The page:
• Known for being the place where regulatory innovation and emerging technologies come together, Malta has created the right conditions for companies both local and foreign to thrive.
  • Moreover, its growing and nimble economy, together with the fact that the country’s GDP (gross domestic product) has been growing at a steady 5% annually prior to the pandemic, means that the island has built a reputation for being one of the fastest growing economies in the EU (European Union).
  • If you are looking to make the most of local opportunities and invest in well-known and trusted Maltese companies, one way of doing so is through a Malta-related fund like the 3%* Malta High Income Fund.
  • Offering investors regular income, the fund is highly diversified to boost your investment returns, while it is actively managed for your own peace of mind.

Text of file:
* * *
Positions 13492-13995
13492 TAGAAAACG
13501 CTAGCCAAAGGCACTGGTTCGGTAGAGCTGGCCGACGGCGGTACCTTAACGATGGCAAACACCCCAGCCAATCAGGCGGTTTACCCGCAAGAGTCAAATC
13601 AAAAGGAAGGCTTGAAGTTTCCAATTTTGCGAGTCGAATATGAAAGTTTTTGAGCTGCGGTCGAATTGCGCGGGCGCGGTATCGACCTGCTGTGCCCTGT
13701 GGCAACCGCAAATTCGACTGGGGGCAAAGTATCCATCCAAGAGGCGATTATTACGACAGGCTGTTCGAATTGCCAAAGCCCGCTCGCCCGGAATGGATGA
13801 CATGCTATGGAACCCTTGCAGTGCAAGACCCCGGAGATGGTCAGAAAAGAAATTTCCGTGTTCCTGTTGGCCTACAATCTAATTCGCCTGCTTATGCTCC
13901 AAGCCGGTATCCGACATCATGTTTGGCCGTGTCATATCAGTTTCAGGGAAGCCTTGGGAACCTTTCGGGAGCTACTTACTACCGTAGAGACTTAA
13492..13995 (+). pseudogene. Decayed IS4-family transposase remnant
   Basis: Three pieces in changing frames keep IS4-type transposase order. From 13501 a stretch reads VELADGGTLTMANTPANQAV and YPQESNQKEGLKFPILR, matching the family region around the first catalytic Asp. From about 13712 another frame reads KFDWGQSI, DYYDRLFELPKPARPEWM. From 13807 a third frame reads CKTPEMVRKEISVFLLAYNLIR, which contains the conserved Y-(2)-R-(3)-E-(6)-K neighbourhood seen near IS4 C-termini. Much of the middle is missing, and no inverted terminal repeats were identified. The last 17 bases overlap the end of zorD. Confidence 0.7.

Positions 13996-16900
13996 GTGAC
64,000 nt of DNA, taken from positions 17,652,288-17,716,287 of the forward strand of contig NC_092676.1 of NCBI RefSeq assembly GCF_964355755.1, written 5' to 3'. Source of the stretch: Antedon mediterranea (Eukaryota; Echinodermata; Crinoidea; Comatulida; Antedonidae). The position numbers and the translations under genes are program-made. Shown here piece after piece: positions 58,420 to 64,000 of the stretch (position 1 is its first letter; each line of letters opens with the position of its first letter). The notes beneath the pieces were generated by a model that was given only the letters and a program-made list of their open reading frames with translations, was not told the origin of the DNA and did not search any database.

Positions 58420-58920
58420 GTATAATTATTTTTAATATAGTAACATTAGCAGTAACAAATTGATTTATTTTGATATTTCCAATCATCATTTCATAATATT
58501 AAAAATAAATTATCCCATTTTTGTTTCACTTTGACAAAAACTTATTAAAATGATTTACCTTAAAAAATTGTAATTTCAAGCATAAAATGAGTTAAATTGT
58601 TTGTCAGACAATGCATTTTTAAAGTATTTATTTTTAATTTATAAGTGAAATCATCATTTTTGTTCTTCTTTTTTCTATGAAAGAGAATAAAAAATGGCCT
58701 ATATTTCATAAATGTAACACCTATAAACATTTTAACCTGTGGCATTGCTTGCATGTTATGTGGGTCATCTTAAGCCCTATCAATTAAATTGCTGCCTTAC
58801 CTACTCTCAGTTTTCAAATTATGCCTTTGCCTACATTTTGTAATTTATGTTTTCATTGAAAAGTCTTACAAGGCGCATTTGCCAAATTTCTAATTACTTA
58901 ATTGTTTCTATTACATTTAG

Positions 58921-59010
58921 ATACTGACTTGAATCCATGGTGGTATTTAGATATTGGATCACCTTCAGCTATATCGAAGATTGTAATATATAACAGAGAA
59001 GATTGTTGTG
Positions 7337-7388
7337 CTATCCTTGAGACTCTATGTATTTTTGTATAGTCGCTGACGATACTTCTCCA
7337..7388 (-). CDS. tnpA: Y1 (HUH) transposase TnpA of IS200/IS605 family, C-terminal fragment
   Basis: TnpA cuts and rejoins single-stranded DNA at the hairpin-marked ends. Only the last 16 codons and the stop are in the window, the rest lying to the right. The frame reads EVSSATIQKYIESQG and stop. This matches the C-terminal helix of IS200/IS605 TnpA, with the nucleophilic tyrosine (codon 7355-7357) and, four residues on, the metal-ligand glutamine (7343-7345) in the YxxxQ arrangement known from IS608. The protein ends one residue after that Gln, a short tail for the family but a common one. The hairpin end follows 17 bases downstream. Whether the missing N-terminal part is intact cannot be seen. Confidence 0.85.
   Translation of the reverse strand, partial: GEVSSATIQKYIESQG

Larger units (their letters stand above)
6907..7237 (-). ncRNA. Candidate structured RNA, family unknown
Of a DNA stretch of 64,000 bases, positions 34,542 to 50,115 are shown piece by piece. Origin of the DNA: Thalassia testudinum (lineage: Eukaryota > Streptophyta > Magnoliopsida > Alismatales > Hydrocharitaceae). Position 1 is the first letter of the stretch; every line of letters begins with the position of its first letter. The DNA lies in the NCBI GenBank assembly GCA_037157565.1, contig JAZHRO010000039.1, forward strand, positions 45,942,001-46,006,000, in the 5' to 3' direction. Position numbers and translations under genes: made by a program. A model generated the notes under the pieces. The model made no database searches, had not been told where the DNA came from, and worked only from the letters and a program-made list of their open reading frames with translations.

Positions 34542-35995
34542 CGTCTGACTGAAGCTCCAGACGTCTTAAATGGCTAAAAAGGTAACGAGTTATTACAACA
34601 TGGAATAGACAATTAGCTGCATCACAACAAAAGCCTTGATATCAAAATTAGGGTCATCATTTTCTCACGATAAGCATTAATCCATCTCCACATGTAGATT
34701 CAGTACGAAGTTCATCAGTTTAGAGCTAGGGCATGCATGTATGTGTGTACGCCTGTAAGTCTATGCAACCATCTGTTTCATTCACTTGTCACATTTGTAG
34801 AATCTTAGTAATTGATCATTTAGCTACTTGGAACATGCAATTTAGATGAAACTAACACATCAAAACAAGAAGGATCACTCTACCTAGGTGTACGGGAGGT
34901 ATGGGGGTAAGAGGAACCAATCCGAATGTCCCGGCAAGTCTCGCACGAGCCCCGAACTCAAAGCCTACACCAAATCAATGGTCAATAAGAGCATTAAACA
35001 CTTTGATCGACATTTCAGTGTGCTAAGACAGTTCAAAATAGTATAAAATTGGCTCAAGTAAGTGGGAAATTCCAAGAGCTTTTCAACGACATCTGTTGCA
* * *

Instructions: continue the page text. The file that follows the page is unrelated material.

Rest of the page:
• Undoubtedly, the COVID-19 pandemic which hit the world in both an unprecedented and forceful way, has left its mark on Malta. Yet, GDP has rebounded robustly in the second quarter of 2021, jumping 13.4%, with this expected to surge further in the next two years. Meanwhile, Moody’s confirmed an A2 stable rating for the country.
  • Interested to tap into local opportunities? Get in touch with us today to book an appointment with one of our professional investment advisors.

With a booming economy, a favourable business environment and a dynamic, young and international workforce, Malta has positioned itself as one of the most economically successful European countries.

Undoubtedly, the COVID-19 pandemic has hit the world in both an unprecedented and forceful way, with no country, economy or industry escaping the clutches of its effect. According to the European Commission (EC), the Maltese economy took the third largest hit in the EU as a result of limitations on air traffic, tourism and social activities. Nonetheless, this toll was partially mitigated thanks to the various stimulus measures put in place.